Recommended reading

You may have seen her on Sixty Minutes. Her story is not unique, but her problem is destroying the lives of people world-wide and enabled by governments of all persuasions. (Opinion of Sol Boxenbaum)

Gripped by Gambling

One weekend on my way home from work, the numbers on my odometer read 77,776.7 miles. Because the driveway to my house was circular, I could drive around until the odometer reached all 7’s. With each trip around the yard, the odometer added one tenth of a mile. With my heart pounding, I raced around the circle, spinning gravel into the air while my grand-kids waved from the front porch. When the odometer reached the magic number and rolled over to six sevens, I slammed on the brakes and ran into the house screaming, “Tommie, come quick and see what happened . . . there’s six sevens on the odometer, three for you and three for me.” I twirled around the kitchen and yelling, “Let’s hit the road! Right now!” Anything with seven in it was good luck, street signs, license plates, billboards and even adding page numbers in a book. But this sign was special because it had six of the lucky numbers.

Even as I drove down the streets in Yuma, I watched for cars with license plates with sevens in them, or if all the numbers in the license plate added up to a seven, it meant good luck. Or if there was a twenty-one in the number, I could divide it by three and then I had three sevens. I believed in lucky jewelry, especially my crystals and lucky clothes, like my red blouse.

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Switching Addictions Why didn’t someone tell me?


The worst lies are the lies we tell ourselves. We live in denial of what we do, even what we think. We do this because we’re afraid.—Richard Bach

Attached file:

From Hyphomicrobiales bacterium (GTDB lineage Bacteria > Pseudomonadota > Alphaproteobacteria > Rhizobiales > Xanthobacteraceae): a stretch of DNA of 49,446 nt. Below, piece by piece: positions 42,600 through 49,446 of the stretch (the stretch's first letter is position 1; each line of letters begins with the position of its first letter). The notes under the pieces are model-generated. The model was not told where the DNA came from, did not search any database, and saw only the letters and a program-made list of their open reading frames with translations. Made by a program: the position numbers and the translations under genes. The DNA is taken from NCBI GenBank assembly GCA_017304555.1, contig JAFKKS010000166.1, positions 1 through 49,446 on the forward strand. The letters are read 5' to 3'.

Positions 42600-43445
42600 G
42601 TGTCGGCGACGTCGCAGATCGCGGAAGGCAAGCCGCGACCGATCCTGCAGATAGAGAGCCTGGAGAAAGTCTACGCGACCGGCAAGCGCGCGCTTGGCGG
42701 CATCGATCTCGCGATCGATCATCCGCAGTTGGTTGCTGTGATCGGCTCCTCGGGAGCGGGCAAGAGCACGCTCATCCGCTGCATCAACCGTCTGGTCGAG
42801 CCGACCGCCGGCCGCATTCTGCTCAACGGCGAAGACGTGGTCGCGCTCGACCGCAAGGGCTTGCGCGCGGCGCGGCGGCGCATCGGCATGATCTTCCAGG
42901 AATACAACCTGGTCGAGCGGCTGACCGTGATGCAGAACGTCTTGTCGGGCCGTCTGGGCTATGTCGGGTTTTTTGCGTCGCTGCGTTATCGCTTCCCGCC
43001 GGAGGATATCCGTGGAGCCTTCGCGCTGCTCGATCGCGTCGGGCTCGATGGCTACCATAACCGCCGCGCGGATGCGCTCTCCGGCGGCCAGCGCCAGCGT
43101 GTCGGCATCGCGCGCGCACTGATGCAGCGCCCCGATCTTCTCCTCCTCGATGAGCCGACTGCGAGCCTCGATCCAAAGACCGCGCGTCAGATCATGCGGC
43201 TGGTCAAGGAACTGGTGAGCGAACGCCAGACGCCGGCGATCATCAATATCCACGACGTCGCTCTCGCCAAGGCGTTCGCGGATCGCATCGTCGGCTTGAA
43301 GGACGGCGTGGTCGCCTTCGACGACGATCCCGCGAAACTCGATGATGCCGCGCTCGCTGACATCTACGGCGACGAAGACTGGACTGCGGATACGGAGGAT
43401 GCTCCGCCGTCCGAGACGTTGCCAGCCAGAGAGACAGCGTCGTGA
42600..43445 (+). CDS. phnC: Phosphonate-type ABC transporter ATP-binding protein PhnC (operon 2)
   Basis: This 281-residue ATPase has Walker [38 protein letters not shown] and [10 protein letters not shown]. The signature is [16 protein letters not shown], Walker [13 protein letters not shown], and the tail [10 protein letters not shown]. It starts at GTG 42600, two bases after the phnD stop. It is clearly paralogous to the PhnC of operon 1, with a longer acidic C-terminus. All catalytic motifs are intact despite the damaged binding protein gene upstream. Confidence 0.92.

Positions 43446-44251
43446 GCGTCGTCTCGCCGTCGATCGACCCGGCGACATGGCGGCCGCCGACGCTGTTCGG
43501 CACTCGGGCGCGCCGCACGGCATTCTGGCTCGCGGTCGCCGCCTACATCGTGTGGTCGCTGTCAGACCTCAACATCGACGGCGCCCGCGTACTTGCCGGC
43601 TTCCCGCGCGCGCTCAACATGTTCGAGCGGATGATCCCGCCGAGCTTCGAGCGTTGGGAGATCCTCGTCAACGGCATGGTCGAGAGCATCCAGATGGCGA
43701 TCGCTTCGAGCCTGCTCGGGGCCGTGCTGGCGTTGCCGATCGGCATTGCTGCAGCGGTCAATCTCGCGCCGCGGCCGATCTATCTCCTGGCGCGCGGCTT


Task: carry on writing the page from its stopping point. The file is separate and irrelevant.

Denial may include delusion, illusion or fantasy, all of which can be defined as our determination to hold onto an attitude, positive or negative. Even in the face of overwhelming evidence to the contrary, we still grasp these opinions and beliefs and, unfortunately, our inability to recognize the truth can be a deadly form of denial.

Many addicts have a difficult time realizing they need help, even if they’re aware that help is available. Shame, guilt, and low self-esteem play a huge role in seeking help. How did I know I was going insane when it was my own sick mind doing the judging?

When gamblers attend their first few meetings or visit with a counselor, they may feel the need to justify their behavior.

? It’s because my husband is never home.

? I needed more money.

? It helps me to forget my problems.

Any of these “reasons” may create a band-aid for a troubled psyche.


It’s never too late to find recovery and begin a new life. Switching Addictions reveals snapshots of Marilyn Lancelot’s life before she realized it was possible to switch one addiction for another. Her first book, Gripped by Gambling, chronicles her descent into compulsive gambling, followed by years of recovery. Switching Addictions builds on that material, following Lancelot as she so easily slips into new addictive behavior patterns.

Including helpful articles from Lancelot’s friends and counselors, Switching Addictions aims to offer hope and strength to the addict, their family members, and to those who have questions regarding their own behavior. Lancelot has included meaningful Bible verses, inspirational quotes, and a glossary of terms frequently used in recovery programs.

Ultimately, Lancelot realizes that the roots of her different addictions are connected. This realization has allowed her to make many positive changes in her life in recent years. Anyone can change, and it’s never too late to find recovery and begin a new life.

Both books are available on Amazon book store.

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